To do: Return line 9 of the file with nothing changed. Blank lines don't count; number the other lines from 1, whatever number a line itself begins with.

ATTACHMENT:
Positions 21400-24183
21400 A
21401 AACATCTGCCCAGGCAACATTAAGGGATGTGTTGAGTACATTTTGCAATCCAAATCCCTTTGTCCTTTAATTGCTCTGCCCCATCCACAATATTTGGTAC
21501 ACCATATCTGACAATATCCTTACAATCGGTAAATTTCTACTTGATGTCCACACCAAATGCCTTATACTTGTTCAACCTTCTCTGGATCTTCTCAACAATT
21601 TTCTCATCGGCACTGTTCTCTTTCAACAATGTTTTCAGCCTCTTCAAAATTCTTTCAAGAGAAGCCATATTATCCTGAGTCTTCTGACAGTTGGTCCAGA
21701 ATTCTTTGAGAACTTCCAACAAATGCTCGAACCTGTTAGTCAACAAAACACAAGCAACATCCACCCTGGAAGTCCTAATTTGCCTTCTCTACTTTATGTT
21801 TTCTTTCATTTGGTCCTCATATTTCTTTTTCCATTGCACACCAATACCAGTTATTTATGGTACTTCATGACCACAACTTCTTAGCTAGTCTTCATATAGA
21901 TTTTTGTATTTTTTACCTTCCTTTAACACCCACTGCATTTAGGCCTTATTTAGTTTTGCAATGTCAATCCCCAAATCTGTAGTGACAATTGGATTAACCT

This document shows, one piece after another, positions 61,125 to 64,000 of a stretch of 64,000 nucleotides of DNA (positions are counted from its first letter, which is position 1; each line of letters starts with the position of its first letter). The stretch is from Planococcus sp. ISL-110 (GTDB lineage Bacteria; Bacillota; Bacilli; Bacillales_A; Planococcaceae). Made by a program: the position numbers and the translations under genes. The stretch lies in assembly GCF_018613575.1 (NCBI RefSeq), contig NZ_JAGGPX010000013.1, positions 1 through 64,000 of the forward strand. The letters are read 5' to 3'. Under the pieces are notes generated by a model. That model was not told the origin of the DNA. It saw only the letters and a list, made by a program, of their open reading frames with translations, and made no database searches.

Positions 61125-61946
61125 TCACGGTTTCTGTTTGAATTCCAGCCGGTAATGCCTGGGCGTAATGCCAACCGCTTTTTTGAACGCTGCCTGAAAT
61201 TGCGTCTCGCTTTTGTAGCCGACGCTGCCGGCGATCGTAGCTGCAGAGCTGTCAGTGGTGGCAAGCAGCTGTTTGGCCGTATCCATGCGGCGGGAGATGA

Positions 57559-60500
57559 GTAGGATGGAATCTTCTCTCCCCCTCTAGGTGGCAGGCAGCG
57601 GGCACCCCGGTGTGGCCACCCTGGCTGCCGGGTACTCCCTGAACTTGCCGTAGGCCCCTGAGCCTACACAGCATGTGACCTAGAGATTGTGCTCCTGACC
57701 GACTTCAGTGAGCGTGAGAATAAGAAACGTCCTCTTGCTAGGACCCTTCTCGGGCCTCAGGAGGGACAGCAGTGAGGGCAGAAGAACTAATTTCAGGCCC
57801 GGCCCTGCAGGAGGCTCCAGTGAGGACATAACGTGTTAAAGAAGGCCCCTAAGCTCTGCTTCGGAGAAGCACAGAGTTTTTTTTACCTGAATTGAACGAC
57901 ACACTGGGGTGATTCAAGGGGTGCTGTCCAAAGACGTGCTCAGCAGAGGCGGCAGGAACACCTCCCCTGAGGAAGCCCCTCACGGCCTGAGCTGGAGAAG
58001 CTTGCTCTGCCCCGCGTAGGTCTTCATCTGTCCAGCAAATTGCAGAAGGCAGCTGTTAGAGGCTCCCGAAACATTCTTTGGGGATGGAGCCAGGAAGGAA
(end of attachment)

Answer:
This document shows, one piece after another, positions 61,125 to 64,000 of a stretch of 64,000 nucleotides of DNA (positions are counted from its first letter, which is position 1; each line of letters starts with the position of its first letter). The stretch is from Planococcus sp. ISL-110 (GTDB lineage Bacteria; Bacillota; Bacilli; Bacillales_A; Planococcaceae). Made by a program: the position numbers and the translations under genes. The stretch lies in assembly GCF_018613575.1 (NCBI RefSeq), contig NZ_JAGGPX010000013.1, positions 1 through 64,000 of the forward strand. The letters are read 5' to 3'. Under the pieces are notes generated by a model. That model was not told the origin of the DNA. It saw only the letters and a list, made by a program, of their open reading frames with translations, and made no database searches.